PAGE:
Locsin, Pompeo hold talks on boosting PH-US alliance, upholding S. China Sea arbitral ruling


Posted at Dec 19 2020 02:36 PM | Updated as of Dec 19 2020 04:39 PM

Locsin, Pompeo hold talks on boosting PH-US alliance, upholding S. China Sea arbitral ruling 1
US Secretary of State Mike Pompeo (right) and Philippine Foreign Affairs Secretary Teodoro Locsin Jr. speak after a news conference at the Philippines Department of Foreign Affairs Home Office in Manila, March 1, 2019. Pompeo expressed the US government's commitment under the Mutual Defense Treaty, citing China’s recent construction of military facilities in the West Philippines Sea. Andrew Harnik, Pool/AFP/File

MANILA (UPDATE) — The United States and the Philippines on Friday held talks on how to improve the two nations’ alliance, including ways to uphold the 2016 arbitral ruling that invalidated China’s excessive claims to the disputed South China Sea, the US State Department said. 

In a statement, US State Department Principal Deputy Spokesperson Cale Brown said that US Secretary of State Mike Pompeo, the top diplomat of the outgoing Trump administration, and Foreign Affairs Secretary Teodoro Locsin Jr. spoke through phone on Friday, affirming cooperation on the arbitral ruling. 

“[Pompeo and Locsin] discussed opportunities to further reinforce the US-Philippine alliance and the binding nature of the 2016 arbitral tribunal award on all parties in the South China Sea,” the statement read.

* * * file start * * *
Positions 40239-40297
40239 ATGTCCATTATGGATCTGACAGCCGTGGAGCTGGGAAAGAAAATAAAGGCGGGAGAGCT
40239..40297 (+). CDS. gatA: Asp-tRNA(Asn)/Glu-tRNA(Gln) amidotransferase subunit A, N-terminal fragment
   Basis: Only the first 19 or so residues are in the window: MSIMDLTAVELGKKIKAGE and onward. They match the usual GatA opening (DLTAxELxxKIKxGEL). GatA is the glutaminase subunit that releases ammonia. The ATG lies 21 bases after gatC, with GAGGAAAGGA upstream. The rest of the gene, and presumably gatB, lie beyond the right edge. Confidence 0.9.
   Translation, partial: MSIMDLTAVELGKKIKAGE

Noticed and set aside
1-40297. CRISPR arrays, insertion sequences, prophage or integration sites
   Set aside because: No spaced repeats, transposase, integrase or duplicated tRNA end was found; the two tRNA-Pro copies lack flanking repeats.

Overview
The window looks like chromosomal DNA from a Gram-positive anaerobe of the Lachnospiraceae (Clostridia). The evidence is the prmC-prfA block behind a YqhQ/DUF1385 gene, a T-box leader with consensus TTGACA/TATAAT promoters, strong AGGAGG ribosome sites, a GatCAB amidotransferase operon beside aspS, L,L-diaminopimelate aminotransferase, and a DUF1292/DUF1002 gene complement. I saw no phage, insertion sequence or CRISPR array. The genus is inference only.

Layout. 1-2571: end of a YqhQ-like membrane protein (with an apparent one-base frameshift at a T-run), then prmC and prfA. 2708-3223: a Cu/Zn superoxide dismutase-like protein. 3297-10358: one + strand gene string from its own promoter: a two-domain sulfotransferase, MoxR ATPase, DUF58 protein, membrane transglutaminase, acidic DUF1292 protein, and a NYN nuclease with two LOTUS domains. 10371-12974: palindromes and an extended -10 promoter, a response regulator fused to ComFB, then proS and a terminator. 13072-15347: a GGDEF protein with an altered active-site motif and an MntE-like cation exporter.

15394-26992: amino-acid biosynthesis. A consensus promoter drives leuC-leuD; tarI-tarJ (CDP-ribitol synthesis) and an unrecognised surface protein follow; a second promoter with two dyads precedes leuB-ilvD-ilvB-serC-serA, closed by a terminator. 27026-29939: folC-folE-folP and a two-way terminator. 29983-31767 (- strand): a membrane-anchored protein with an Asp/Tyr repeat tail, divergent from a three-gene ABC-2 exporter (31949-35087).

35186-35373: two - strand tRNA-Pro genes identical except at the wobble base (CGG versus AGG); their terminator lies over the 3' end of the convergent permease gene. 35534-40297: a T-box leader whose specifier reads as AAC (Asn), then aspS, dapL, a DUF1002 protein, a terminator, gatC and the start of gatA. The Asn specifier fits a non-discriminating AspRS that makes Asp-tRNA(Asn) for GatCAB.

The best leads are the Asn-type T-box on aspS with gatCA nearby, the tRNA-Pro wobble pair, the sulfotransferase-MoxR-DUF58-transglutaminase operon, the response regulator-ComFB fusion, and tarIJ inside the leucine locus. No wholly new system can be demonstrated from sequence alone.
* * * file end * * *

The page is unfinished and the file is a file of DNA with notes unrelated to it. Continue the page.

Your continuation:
“The two secretaries also discussed the economic, security, democratic, and people-to-people ties that make up the strong bond between our two countries,” the brief statement read.

Pompeo, meanwhile, said in a tweet that he spoke with Locsin about "shared interests" in the disputed area. 

He pointed out that the alliance between the US and the Philippines is important for a "free and open" Indo-Pacific. 

“Always good to speak with Philippine Secretary of Foreign Affairs [Secretary Locsin] about our shared interests in the South China Sea. The U.S.-Philippine Alliance is vital to a free and open Indo-Pacific. #FriendsPartnersAllies,” Pompeo tweeted. 

The US has been vocal in asserting freedom of navigation in the disputed sea, a critical waterway for global trade. China is asserting ownership over nearly all of the waters, while the Philippines, Vietnam, Malaysia, Brunei and Taiwan have partial claims.

The US has also backed claimants to develop oil and gas resources in their respective exclusive economic zones in the waters, criticizing China for pressing its “unlawful maritime claim” by bullying its neighbors.


President Rodrigo Duterte, on the other hand, told fellow Southeast Asian leaders recently that the 4-year-old arbitral ruling against Beijing's sweeping claims in the South China Sea "cannot be diminished nor ignored."

The 2016 ruling of a United Nations-backed panel, which invoked the UN Convention on the Law of the Sea, "is now part of international law," according to Duterte. 


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